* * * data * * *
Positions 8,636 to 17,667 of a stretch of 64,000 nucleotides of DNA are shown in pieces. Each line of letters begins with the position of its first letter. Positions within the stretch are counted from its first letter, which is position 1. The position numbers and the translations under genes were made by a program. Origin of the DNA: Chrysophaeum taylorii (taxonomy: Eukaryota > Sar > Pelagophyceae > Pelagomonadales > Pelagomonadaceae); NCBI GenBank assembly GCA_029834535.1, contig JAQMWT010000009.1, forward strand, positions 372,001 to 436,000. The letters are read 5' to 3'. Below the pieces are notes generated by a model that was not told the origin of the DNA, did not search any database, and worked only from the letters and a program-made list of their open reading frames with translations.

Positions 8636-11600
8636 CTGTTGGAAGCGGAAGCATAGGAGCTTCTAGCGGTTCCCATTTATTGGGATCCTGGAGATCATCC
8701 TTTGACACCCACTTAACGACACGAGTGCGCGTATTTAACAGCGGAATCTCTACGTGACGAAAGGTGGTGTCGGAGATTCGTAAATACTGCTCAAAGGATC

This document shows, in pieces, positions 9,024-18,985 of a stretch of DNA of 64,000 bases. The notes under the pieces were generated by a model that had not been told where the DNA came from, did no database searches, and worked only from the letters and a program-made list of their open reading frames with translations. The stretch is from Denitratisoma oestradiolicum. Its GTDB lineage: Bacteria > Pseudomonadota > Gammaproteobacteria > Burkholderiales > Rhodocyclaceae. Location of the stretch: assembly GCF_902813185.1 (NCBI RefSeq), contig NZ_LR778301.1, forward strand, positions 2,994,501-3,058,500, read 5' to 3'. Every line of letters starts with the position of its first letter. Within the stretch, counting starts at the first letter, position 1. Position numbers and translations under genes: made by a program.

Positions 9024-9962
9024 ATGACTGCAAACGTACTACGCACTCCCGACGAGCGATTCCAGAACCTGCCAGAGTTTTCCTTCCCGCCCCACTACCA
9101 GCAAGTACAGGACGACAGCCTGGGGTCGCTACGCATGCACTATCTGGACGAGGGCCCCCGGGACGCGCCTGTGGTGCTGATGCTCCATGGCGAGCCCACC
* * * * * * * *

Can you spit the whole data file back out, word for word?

Positions 8,636 to 17,667 of a stretch of 64,000 nucleotides of DNA are shown in pieces. Each line of letters begins with the position of its first letter. Positions within the stretch are counted from its first letter, which is position 1. The position numbers and the translations under genes were made by a program. Origin of the DNA: Chrysophaeum taylorii (taxonomy: Eukaryota > Sar > Pelagophyceae > Pelagomonadales > Pelagomonadaceae); NCBI GenBank assembly GCA_029834535.1, contig JAQMWT010000009.1, forward strand, positions 372,001 to 436,000. The letters are read 5' to 3'. Below the pieces are notes generated by a model that was not told the origin of the DNA, did not search any database, and worked only from the letters and a program-made list of their open reading frames with translations.

Positions 8636-11600
8636 CTGTTGGAAGCGGAAGCATAGGAGCTTCTAGCGGTTCCCATTTATTGGGATCCTGGAGATCATCC
8701 TTTGACACCCACTTAACGACACGAGTGCGCGTATTTAACAGCGGAATCTCTACGTGACGAAAGGTGGTGTCGGAGATTCGTAAATACTGCTCAAAGGATC

This document shows, in pieces, positions 9,024-18,985 of a stretch of DNA of 64,000 bases. The notes under the pieces were generated by a model that had not been told where the DNA came from, did no database searches, and worked only from the letters and a program-made list of their open reading frames with translations. The stretch is from Denitratisoma oestradiolicum. Its GTDB lineage: Bacteria > Pseudomonadota > Gammaproteobacteria > Burkholderiales > Rhodocyclaceae. Location of the stretch: assembly GCF_902813185.1 (NCBI RefSeq), contig NZ_LR778301.1, forward strand, positions 2,994,501-3,058,500, read 5' to 3'. Every line of letters starts with the position of its first letter. Within the stretch, counting starts at the first letter, position 1. Position numbers and translations under genes: made by a program.

Positions 9024-9962
9024 ATGACTGCAAACGTACTACGCACTCCCGACGAGCGATTCCAGAACCTGCCAGAGTTTTCCTTCCCGCCCCACTACCA
9101 GCAAGTACAGGACGACAGCCTGGGGTCGCTACGCATGCACTATCTGGACGAGGGCCCCCGGGACGCGCCTGTGGTGCTGATGCTCCATGGCGAGCCCACC